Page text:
Gluing up a table top

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wrote:

Not here.

You mean that nice stable flat stuff that makes such a good substrate for veneer ?

So don't use it. Slide your biscuit jointer sideways to cut a slot, then stick a solid timber spline in there. Now that's pretty much "fine furniture" and it barely takes any longer.
--
Smert' spamionam

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I'll bet you don't use pocket screws either ;)
I don't have a problem using anything that makes the job easier or faster. IMO, non-visible accessories don't detract from the beauty of fine furniture. I admire the guys that do hand cut dovetails. Maybe that is because I can't do them and therefore appreciate the skills of those that can. I've made a few pieces and have been proud of the fact that I did them with no metal fasteners. Where I'd have a dowel exposed, it could have just as easily been done with a screw that was countersunk and plugged, but I chose otherwise. Better? Probably not, just more fun to do.
What is important is that you're enjoying the journey, not just the destination. Keeping traditions alive is a wonderful thing.
I wonder what some of the old masters would do if faced with a modern shop. Ed
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wrote in message

Sure I do. In fact, I'm about to put some into a footstool I'm making for the little ones so they can stop fighting over the one they have. Then they can go on to fighting about something else.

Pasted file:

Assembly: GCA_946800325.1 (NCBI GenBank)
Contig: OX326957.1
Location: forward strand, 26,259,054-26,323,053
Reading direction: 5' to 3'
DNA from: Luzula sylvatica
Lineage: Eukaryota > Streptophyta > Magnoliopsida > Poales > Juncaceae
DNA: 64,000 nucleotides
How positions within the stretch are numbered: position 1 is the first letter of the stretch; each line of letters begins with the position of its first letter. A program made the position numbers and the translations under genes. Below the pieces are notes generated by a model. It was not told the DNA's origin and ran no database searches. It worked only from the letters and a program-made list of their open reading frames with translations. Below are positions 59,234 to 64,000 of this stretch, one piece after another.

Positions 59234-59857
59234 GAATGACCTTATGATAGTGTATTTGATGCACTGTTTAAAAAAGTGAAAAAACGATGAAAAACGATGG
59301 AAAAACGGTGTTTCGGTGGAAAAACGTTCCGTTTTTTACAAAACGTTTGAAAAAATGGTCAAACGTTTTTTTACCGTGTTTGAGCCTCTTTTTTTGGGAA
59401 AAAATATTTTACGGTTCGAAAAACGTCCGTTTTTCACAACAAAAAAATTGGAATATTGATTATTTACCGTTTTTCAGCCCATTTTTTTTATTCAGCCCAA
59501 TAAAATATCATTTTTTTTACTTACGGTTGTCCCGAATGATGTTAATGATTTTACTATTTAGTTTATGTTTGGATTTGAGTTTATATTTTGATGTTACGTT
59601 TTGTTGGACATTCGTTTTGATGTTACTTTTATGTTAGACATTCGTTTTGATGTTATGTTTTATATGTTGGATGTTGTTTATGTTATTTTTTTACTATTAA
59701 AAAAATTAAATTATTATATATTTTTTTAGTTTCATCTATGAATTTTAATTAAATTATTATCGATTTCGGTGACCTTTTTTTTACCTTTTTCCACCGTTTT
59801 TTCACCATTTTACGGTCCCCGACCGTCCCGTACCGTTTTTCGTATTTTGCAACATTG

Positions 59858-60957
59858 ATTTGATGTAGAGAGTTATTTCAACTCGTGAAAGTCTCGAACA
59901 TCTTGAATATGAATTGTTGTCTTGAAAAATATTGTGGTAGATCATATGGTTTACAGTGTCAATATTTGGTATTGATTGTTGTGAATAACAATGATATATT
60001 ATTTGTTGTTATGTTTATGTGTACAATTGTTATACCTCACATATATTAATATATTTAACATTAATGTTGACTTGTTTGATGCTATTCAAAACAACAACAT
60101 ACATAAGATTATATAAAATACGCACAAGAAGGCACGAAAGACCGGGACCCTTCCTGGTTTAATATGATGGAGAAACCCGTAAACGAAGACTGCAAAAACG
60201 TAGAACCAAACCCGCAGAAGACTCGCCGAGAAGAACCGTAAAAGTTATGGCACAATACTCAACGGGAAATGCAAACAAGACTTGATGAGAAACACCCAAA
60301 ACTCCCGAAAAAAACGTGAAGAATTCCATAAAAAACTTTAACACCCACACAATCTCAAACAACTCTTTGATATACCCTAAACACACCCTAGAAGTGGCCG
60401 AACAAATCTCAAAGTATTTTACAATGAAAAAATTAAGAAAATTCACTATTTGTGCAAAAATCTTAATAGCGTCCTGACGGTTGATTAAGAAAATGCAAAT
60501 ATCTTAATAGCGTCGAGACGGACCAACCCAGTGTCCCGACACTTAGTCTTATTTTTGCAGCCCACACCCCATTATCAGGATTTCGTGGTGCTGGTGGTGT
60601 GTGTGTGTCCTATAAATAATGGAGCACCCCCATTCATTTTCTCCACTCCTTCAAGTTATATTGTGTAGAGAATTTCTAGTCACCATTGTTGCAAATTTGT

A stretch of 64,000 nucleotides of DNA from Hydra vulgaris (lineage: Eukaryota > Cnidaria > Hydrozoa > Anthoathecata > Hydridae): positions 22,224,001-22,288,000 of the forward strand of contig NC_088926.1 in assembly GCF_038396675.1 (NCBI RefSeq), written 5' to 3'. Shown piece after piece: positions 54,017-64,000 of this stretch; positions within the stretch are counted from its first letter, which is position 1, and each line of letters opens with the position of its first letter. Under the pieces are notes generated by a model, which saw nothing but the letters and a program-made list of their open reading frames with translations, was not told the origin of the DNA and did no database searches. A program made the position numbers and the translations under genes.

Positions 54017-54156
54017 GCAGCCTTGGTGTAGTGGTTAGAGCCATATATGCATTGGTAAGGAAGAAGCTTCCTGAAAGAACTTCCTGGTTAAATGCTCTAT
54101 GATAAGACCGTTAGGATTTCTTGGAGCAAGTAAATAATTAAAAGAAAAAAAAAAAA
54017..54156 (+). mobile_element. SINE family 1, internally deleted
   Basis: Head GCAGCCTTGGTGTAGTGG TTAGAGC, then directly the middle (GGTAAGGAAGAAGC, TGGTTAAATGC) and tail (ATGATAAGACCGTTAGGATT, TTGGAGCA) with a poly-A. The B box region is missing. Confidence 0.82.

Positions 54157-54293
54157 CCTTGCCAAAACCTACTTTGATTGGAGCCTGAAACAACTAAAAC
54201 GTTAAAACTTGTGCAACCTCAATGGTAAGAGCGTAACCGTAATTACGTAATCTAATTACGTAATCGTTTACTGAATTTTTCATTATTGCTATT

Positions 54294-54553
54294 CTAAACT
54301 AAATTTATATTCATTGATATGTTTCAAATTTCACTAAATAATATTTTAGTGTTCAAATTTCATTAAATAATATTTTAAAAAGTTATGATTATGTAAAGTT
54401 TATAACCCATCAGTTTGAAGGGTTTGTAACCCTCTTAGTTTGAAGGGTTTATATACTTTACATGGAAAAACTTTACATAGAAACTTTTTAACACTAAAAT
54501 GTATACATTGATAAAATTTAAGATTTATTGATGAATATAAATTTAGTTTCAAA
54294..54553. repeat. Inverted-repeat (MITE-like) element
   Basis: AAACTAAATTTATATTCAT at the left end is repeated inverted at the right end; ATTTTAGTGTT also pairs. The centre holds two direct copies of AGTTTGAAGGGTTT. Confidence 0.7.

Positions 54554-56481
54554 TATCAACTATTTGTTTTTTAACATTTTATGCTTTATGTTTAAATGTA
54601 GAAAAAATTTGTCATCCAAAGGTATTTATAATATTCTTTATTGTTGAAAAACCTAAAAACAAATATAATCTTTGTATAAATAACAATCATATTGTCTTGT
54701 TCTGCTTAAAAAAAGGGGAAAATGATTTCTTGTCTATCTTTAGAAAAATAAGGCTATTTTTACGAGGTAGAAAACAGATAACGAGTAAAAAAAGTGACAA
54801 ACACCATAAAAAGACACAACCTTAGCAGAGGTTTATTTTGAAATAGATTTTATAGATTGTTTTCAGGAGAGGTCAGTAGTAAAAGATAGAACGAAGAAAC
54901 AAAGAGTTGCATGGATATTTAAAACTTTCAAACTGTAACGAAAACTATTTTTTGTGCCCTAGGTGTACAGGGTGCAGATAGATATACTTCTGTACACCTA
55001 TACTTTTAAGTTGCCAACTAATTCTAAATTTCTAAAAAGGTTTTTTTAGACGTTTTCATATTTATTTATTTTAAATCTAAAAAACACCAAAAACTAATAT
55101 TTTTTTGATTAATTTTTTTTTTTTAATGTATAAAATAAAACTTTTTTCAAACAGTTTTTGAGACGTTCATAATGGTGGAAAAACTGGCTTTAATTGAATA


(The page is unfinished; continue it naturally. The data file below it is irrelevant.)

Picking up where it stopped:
My deal is that I generally find them unnecessary for the work I've done up to now. Now, if I was trying to churn out production, that would probably be a different story and some sacrafice might have to be made for speed.
todd
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Exactly what they thought was best. Like putting hand-sawn precious wood veneer over a cheap substrate.
As biscuits are not structurally important in a glue-up, they wouldn't take the time to put them in.
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I handcut all the dovetails for the drawers of a desk. Not half bad if I do say so myself. I agree with those who assert that that you can't see (and isn't a shortcut that will shorten the live/durability of the piece) has a place in the modern construction of "fine furniture" IMHO.
bob g.
Edwin Pawlowski wrote:

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wrote:

Ten to one says most of them would break out in a big old grin, and latch onto anything and everything that works well and makes the job easier. Because something is "tradtional" does not always mean that it is better. Quality is Quality, regardless of the method used to produce it, and I just can't believe that a well-jointed, solidly built piece of furniture with a fine finish and attention to detail made with some manufactured materials and power tools could be considered somehow inferior to an equivilent piece of work crafted in a more tradtional fashion. After all, I doubt those old masters turned up their noses at chisels because back in the mists of time, people had to use broken bits of rock to make things.